Graham Wilson – Founder of Swivel Gallery


Graham Wilson - Founder of Swivel Gallery

Graham Wilson is the founder of Swivel Gallery. According to Graham, “My favorite terms to describe myself are a shaker or mover. I’ve held many roles throughout the art world, as a heavily exhibited artist myself, an art handler, a manager, artist assistant.  It’s hard to nail down all of the sides of the game I have participated in, but each has led to my journey here at Swivel Gallery.”

Tell us a little more about yourself. When did you realize you wanted to pursue a career in this industry?

My love for art was gradual, I was first introduced to it through beat generation novels in my late teens…I became obsessed and self-taught myself art history extensively.  I felt a kinship with the stories of artists, those stories resonated deeply in my beliefs at the time, and still to this day.  Those stories and the pursuit of something unspoken in the arts, made me realize I couldn’t do much else.

What was your first job in the Arts and what was the most useful or important thing you learned in that experience?

My first job in the arts was at Hauser & Wirth as an art handler, thanks to a good friend hiring me.  It was when the gallery had the 19th Street space that used to be the Roxy.  The space was massive, and the exhibitions matched. Most installations there were grueling and I found my first sense of community with that crew.  I was by far the youngest person there and the skills and mindset I was taught by my older coworkers, have still stuck with me now.  The most important of which was patience, and to do things right one time, the first time.

Where are you from and what is the arts community like there? Has your upbringing shaped what you do in the arts today?

I’m originally from Louisville, Kentucky and in my day there was relatively no arts existence there, which is why I didn’t really discover art until my move to New York.  However, that has shaped my intentions to always introduce as many people as I can to art, and to have patience in that.

What is the best piece of advice you can give about working in the art world?

Make the most of it.  Not all of it is pretty.  Take what you can from each experience and keep going.

What has been the greatest challenge of opening a gallery during the pandemic?

I think the greatest challenge has also been my biggest blessing—with things being a little slow it has allowed me to give the proper respect and attention to the artists, the visitors, and the people I engage with through the internet.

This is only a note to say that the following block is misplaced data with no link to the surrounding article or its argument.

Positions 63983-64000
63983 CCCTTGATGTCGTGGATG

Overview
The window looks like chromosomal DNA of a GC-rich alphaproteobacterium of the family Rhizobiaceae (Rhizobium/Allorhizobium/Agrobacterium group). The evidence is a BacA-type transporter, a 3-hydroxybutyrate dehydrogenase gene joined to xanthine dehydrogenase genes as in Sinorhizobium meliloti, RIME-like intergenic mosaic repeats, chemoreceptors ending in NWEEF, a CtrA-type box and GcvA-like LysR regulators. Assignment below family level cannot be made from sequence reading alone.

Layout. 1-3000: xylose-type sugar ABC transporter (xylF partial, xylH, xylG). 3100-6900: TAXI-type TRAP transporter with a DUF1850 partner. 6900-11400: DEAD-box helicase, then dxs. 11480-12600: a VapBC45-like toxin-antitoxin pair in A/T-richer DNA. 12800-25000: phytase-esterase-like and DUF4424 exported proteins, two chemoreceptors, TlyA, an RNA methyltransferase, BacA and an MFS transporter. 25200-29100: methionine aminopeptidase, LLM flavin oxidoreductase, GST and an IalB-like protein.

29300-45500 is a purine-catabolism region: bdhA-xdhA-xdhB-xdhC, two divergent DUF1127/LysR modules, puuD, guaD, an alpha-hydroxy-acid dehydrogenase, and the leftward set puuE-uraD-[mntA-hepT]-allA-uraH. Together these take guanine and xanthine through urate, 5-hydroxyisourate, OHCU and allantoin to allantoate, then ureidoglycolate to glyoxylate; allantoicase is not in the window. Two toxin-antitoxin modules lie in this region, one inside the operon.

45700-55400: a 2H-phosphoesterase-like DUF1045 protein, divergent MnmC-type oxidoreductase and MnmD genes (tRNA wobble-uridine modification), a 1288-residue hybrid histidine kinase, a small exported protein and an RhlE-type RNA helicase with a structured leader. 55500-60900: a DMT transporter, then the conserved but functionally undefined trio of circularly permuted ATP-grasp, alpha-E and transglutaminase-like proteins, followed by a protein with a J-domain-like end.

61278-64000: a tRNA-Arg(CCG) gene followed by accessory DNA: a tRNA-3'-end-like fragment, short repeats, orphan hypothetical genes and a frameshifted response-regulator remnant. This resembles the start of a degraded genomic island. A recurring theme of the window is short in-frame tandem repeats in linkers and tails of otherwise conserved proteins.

Swivel Gallery’s mission is connected to the area’s community. Tell us more about why you chose to open an exhibition space in Bed-Stuy and what the reception has been from locals.

I’ve lived in this community since my move to New York, and in many ways, this community has raised me through my own struggles. The community’s adoption of me always made me feel at home, so I try as much as possible to use the gallery as a resource and promotion of local organizations and businesses, and we likewise have a permanent 10% sales pledge to the local community non-profits.  The neighborhood has really taken to the gallery, most locals have dubbed it the Baby Guggenheim, and we have really become a place that most everyone feels welcome in, it’s really a beautiful thing.

Your role at Swivel is multifaceted… what is one of the weirdest things you have had to do on the job?

I do almost everything, but my most dreaded task is crawling through the ceiling, which has happened a few times for special installation requirements.  It’s very small up there. *Sighs*

What do you think defines a good employee? And what defines a good boss?

A good employee is someone who shows up in earnest (also for pay) but tries to continually see ways they can do things better, I likewise say that not just for my benefit but also for theirs.  I think if you don’t feel like you are constantly learning it’s probably time to do something else.  And I think a good boss is likewise someone who is willing to teach what they know, willing to try and build someone up and help them develop. Of course, there are always menial tasks—I do many—but in a bigger sense trying to equip someone with tools that they can take with them when they leave. 

What are you most excited about in the art world this year?

I’m most excited about the prospect, knowing what I know, of watching my peers, my allies, close friends, and my artist grow even more this year and step into everything that is waiting for them.

How do you think the art world can become more transparent?

Only speaking from my own experience, share all information with your artists, support your artists in their other endeavors, even if it’s with other galleries, and likewise share helpful information for said galleries. I think there’s a lot of current practice that is not as helpful as it could be for the artists.

How do you think art should be shared and/or experienced moving forward? 

Like life, art is a constantly changing entity, and generally speaking, has become more popular than ever, due to the internet and more access, and changing generations in the United States that have placed more value on art. It’s wonderful to see and be part of, I think one essential thing that needs to, and somewhat is, happening is for art to extend beyond its major city hubs and to branch out to places with lesser access.

What is the best exhibitions you have seen recently?

Grief and Grievance at the New Museum and Kennedy Yanko at the Rubell Museum.

If you could own work by 5 different artists, who would be in your collection? 

David Hammons, Jennifer Packer, Felix Gonzales Torres, Maya Lin, Eva Hesse.

You May Also Like